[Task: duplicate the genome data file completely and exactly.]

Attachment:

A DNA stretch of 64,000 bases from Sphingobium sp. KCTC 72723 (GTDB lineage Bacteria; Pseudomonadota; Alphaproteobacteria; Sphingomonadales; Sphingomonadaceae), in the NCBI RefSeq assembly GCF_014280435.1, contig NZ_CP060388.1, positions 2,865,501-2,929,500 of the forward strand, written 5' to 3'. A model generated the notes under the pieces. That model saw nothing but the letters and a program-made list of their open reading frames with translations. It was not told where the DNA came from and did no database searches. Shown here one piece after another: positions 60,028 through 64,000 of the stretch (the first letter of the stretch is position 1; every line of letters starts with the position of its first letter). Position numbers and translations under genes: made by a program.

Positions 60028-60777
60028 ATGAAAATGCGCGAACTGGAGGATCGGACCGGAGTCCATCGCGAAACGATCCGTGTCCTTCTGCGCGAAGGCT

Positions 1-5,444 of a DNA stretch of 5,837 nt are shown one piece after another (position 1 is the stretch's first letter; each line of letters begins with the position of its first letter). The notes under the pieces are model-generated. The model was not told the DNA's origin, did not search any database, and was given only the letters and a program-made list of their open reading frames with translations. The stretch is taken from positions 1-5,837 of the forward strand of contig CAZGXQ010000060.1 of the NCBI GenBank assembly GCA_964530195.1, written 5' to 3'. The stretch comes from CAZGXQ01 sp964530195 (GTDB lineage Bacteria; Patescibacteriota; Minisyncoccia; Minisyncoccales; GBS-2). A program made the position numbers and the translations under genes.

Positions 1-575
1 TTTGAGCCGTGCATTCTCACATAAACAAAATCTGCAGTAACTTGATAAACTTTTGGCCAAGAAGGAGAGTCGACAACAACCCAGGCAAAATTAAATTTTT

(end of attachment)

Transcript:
A DNA stretch of 64,000 bases from Sphingobium sp. KCTC 72723 (GTDB lineage Bacteria; Pseudomonadota; Alphaproteobacteria; Sphingomonadales; Sphingomonadaceae), in the NCBI RefSeq assembly GCF_014280435.1, contig NZ_CP060388.1, positions 2,865,501-2,929,500 of the forward strand, written 5' to 3'. A model generated the notes under the pieces. That model saw nothing but the letters and a program-made list of their open reading frames with translations. It was not told where the DNA came from and did no database searches. Shown here one piece after another: positions 60,028 through 64,000 of the stretch (the first letter of the stretch is position 1; every line of letters starts with the position of its first letter). Position numbers and translations under genes: made by a program.

Positions 60028-60777
60028 ATGAAAATGCGCGAACTGGAGGATCGGACCGGAGTCCATCGCGAAACGATCCGTGTCCTTCTGCGCGAAGGCT

Positions 1-5,444 of a DNA stretch of 5,837 nt are shown one piece after another (position 1 is the stretch's first letter; each line of letters begins with the position of its first letter). The notes under the pieces are model-generated. The model was not told the DNA's origin, did not search any database, and was given only the letters and a program-made list of their open reading frames with translations. The stretch is taken from positions 1-5,837 of the forward strand of contig CAZGXQ010000060.1 of the NCBI GenBank assembly GCA_964530195.1, written 5' to 3'. The stretch comes from CAZGXQ01 sp964530195 (GTDB lineage Bacteria; Patescibacteriota; Minisyncoccia; Minisyncoccales; GBS-2). A program made the position numbers and the translations under genes.

Positions 1-575
1 TTTGAGCCGTGCATTCTCACATAAACAAAATCTGCAGTAACTTGATAAACTTTTGGCCAAGAAGGAGAGTCGACAACAACCCAGGCAAAATTAAATTTTT